“Literature, I believe, not only reflects cultural attitudes and values but has the power to change them,” Delgado said.

The symposium will have 11 hours of speakers that include professors, students, artists, and government officials.

“It highlights Native presence on campus and off,” Delgado said. “Too often, Natives are viewed as belonging only to history. This initiative helps counter that thinking.”

Representatives from NASO, Frank Melville Jr. Memorial Library, the Office of Multicultural Affairs, and the Department of Music made up the coordinating committee that planned out the events in the program series. NASO has been established in Stony Brook for about three years, but the group currently has fewer than 15 active members. Wiegman says the lack of man-power and lack of Native Americans on campus contributed to the delay in creating a program like this that honors her culture.

“The Native American population just isn’t one of the larger ones on campus,”  Wiegman said. “It’s harder to find people that identify as Native American. It’s not a clear cut, just look at someone and say ‘Oh you must be native.’ ”

There are two Native American reservations within an hour from campus with a population of about 1,000 people, according to a 2010 U.S. Census. Stony Brook University has a total of 35 graduate and undergraduate students that identify as “American Indian or Alaskan Native,” according to the 2016 Fall Headcount Enrollment. In New York as a whole, only one percent of the population identifies as only “American Indian or Alaskan Native,” according to the 2015 U.S. Census.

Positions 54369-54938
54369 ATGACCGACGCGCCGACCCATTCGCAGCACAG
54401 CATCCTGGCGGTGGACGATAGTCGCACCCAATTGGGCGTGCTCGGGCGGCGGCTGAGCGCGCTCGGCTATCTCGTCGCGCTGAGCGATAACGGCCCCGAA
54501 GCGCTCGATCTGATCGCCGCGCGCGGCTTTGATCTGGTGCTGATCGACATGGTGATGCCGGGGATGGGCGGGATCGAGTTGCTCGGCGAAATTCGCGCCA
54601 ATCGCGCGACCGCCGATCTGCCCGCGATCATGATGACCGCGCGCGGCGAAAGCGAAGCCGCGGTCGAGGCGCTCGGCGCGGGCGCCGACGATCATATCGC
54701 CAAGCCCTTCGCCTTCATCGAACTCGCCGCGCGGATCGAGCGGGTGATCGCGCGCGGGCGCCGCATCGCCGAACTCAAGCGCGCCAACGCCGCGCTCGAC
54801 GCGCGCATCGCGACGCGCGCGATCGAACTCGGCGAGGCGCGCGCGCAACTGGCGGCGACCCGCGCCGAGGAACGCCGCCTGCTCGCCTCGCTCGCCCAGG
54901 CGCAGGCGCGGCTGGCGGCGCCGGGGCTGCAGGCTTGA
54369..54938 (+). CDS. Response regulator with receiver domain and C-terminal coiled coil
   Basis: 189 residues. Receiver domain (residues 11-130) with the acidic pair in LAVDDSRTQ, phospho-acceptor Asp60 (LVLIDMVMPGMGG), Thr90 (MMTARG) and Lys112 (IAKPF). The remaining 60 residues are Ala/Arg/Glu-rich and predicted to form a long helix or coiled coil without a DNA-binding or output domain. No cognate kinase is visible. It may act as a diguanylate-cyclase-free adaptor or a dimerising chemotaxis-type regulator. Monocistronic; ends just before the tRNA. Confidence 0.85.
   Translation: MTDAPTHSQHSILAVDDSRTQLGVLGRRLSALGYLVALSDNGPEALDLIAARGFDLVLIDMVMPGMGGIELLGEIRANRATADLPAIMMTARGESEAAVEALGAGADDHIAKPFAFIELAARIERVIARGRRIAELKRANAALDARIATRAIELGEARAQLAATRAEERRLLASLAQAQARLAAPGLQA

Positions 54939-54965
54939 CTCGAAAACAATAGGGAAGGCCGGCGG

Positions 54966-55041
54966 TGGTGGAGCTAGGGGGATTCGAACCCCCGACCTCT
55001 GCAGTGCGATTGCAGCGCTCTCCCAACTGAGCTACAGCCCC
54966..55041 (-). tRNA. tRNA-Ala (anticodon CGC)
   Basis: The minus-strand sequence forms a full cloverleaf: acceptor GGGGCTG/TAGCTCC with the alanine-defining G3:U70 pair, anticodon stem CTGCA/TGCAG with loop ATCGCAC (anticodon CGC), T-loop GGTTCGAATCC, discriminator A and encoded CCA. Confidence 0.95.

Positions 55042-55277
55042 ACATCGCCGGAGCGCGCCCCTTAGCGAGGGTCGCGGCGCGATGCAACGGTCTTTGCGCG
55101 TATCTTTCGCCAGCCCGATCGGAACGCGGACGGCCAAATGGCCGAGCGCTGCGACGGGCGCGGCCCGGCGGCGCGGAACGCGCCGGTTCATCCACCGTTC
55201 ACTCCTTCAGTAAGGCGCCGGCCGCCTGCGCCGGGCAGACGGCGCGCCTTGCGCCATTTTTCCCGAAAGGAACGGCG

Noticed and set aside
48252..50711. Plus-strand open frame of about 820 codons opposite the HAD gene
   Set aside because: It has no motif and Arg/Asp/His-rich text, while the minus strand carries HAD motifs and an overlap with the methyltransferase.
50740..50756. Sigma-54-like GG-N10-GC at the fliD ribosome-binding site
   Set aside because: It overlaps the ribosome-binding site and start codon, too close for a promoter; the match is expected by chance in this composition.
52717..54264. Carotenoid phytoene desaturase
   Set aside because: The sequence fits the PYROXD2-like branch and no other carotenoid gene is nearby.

Funding for the series came in part from contributions by ten university offices and departments including the Office of Multicultural Affairs, the Office of the Dean of Students, and LGBTQ* Services.

The series also received a university grant set forth by President Samuel L. Stanley that is aimed at a continuing push for diversity.

“The Stony Brook University Presidential Mini-Grant for Departmental Diversity Initiative helps bring to fruition ideas which enable the University to adapt to the changing needs of our community,” President Stanley said in an announcement email sent on Oct. 21. “Designed to foster projects, which are the seeds of growth for the University, these mini-grant projects help us improve our research and ability to work together with greater understanding.”

Levenson, who is now a member of the coordinating committee, applied for the grant after a successful outreach exhibit in the library last year. He hopes the series will become an annual event and perhaps one day a degree program. For now, Levenson is happy to have received the funding that made the series possible.

“It means that hopefully people are starting to realize that there is a need out there to learn more about, not only Native American history and culture, but Native American history and culture is actually American history and culture,” Levenson said.